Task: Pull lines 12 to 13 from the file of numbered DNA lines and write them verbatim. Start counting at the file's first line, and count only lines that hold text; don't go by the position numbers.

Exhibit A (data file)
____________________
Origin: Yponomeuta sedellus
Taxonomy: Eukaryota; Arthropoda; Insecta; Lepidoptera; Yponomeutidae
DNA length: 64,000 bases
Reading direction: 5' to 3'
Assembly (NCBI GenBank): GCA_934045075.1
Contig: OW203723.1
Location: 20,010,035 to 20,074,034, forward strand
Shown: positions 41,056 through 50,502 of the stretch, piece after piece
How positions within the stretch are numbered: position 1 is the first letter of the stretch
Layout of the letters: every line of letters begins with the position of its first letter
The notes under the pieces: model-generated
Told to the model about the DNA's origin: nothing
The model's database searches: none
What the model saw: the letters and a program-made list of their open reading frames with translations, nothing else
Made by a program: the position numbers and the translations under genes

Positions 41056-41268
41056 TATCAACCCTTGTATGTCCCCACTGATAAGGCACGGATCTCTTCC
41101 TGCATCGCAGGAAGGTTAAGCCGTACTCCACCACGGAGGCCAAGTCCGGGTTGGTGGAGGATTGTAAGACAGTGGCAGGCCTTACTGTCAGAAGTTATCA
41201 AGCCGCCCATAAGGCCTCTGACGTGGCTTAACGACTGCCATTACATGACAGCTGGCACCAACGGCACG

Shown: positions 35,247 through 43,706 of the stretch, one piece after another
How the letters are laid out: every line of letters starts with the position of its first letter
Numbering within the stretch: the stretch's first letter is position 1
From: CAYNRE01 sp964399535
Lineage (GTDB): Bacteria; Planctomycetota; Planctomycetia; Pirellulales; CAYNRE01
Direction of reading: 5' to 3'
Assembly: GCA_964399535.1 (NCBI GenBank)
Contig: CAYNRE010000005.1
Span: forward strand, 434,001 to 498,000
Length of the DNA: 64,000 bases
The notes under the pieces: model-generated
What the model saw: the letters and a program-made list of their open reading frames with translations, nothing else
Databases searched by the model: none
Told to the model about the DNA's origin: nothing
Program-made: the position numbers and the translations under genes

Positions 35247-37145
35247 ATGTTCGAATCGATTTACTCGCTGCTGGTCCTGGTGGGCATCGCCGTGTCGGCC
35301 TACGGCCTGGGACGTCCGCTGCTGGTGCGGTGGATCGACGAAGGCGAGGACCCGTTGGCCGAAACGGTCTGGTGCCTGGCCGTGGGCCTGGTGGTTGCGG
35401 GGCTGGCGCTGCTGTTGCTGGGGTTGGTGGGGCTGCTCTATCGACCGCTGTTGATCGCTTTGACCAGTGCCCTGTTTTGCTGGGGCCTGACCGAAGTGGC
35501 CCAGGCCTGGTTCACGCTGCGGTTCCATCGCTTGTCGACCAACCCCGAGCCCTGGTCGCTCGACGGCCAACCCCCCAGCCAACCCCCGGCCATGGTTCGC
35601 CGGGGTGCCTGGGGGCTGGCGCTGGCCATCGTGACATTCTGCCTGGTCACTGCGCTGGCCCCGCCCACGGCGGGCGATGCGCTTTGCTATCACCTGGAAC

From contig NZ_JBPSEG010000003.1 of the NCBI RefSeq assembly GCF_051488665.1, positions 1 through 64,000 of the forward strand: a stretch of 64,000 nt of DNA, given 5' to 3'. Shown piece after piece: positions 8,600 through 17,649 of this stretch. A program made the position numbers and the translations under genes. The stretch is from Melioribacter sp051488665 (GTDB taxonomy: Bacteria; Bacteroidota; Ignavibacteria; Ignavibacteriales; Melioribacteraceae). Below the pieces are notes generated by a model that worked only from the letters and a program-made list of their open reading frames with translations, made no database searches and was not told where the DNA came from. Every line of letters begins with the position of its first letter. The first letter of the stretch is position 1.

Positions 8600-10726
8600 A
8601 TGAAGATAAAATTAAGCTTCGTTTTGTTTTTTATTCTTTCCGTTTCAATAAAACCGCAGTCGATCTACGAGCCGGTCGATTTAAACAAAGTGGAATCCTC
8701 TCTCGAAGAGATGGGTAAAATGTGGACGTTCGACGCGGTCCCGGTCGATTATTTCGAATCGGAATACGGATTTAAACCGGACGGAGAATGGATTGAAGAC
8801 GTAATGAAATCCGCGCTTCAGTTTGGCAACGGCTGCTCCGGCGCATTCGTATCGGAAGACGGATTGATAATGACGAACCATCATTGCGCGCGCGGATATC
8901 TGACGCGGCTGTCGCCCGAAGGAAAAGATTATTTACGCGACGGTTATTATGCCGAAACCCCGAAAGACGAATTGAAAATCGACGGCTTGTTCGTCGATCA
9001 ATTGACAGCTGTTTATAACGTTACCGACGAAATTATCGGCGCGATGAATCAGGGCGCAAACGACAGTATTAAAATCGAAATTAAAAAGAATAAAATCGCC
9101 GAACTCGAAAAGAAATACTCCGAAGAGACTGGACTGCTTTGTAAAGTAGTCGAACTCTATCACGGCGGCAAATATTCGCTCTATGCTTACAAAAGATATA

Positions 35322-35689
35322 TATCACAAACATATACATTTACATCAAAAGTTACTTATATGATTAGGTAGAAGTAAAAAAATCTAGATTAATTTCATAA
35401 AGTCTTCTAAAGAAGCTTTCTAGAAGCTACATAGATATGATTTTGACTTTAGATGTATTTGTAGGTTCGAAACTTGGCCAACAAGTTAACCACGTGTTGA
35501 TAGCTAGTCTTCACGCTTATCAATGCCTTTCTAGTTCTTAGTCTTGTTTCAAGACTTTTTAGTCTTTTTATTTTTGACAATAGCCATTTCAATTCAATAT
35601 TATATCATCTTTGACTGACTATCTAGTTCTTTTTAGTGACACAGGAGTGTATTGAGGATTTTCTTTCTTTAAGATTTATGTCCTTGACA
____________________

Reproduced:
Told to the model about the DNA's origin: nothing
The model's database searches: none